Coincidentally (if one believes in coincidences), I’ve been reading Luci Shaw’s What the Light Was Like:Poems
. Included in the collection is this:
I’m not asking for quails for dinner
and, if they flew in my window, at mealtime,
in a torrent of wind, I would think
aggravation, not miracle.
Time is so multiple and fluid. If I lose a day
flying the Pacific and gain it back
returning, perhaps the prayer I offered
this morning at first light
was known and answered last week.
You never know what a simple request
will get you. So, no plea for birds
from heaven. Rather, I will commit myself
to this quotidian wilderness, watching for what
the wind may bring me next –
perhaps a minor wafer tasting like honey
that I can pick up with my fingers
and lay on my tongue to ease, for this day,
my hunger to know.
Manna. Bread. Something everyday common, says Mitchell. The Eucharist, a theological name for something simple. Food for the body and food for the soul.
It’s not by accident that Jesus used bread and wine as the elements he wanted his disciples to remember him by every time they ate. And they were to remember him not just occasionally but every time – as often as they ate the bread and drank the wine.
Do I think of Jesus every month when I take communion at church? Absolutely. Do I think of him every time I eat bread or drink wine? No.
But perhaps I’m missing something important. The body of Jesus – the church – is there together at communion. But is it also there when I eat my roll or sliced bread at dinner? Is his blood also there whenever I drink a glass a wine? Perhaps his message was less about “remember” and a lot more about “whenever,” that it is in the mundane, the everyday, the common elements of our lives where we are most apt to discover Jesus. Our lives are filled far more with the common and everyday and a lot less with the spectacular and mountaintop, and Jesus wants to be remembered and lived right where we are.
Many years ago, I was the family breadmaker. I made all kinds of bread -- white, whole wheat, rye, cornmeal, cheese and beer, cinnamon raisin, rolls, English muffins. And then other things came along, other demands on my time, and all that was left was the annual cranberry wreath bread I make at Christmas.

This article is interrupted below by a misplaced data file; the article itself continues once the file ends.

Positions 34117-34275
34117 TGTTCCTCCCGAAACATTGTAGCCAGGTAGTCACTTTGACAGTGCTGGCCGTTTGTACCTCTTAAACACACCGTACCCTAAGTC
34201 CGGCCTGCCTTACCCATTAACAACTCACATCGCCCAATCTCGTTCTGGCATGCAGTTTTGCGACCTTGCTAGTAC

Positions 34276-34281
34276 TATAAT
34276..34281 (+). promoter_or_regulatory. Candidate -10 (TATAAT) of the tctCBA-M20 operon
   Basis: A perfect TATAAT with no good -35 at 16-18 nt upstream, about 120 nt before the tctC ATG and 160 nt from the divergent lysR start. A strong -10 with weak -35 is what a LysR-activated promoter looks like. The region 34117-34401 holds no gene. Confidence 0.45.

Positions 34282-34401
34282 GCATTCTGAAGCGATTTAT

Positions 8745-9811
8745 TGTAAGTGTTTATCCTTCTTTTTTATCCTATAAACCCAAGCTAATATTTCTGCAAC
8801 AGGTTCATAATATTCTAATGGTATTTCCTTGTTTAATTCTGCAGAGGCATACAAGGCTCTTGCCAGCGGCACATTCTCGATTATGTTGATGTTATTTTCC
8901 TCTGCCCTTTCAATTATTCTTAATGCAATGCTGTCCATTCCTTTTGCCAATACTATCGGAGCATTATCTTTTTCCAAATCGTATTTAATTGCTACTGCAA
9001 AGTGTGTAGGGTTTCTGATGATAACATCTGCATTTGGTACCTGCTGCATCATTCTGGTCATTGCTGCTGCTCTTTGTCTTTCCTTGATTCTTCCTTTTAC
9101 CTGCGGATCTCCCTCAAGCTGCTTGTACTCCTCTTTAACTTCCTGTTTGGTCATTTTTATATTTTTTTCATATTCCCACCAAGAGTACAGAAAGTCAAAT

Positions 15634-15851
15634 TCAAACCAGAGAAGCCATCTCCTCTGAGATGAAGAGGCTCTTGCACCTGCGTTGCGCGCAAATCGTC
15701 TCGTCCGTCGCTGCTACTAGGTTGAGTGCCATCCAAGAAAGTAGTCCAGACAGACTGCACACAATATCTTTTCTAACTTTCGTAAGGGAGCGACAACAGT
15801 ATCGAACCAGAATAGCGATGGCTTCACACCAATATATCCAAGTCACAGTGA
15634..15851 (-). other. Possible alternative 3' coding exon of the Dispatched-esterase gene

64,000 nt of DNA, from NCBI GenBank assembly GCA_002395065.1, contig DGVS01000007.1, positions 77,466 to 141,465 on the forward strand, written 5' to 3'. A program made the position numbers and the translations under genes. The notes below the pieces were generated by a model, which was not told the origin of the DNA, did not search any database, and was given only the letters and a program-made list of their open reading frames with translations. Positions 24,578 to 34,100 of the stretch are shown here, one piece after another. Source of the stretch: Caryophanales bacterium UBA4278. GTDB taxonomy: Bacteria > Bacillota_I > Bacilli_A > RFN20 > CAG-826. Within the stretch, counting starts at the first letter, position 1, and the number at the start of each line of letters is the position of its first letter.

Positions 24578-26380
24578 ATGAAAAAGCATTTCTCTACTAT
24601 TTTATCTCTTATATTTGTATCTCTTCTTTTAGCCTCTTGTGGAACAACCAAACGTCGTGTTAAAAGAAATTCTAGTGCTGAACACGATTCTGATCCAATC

Until Saturday. I dug out a recipe for whole wheat bread, and got the ingredients together.
Mixed together, the results didn't look too promising.
But after a few minutes of kneading, things started looking better.
While the whole wheat dough was rising, I got real ambitious and made brown soda bread.
The whole wheat dough rose like it was supposed to, became three loaves, allowed to rise again, and came out the oven.
It cooled for a few minutes, and then I couldn't stand it. Time to taste.
It was a simple thing to do. Each step had its own story -- selecting the recipe, making sure all the ingredients were in the kitchen, mixing, kneading (I'd forgotten that whole wheat requires more strenuous kneading than white), rising, rolling out, shaping loaves for the pan, rising again, baking, the smell that permeates the house, the cooling, the slicing and the tasting (yes, it was good; heavy but good).
On Sunday, we had communion at church.
Like Luci Shaw, I committed myself to this "quotidian wilderness, watching what the wind may bring me next." The result was simple and plain -- three loaves of bread. Simple, daily bread. And somehow, I knew that here, too, was my Lord, working me like daily bread.
To see this week's discussion and links to other posts on the three essays in The Spirit of Food, please visit The High Calling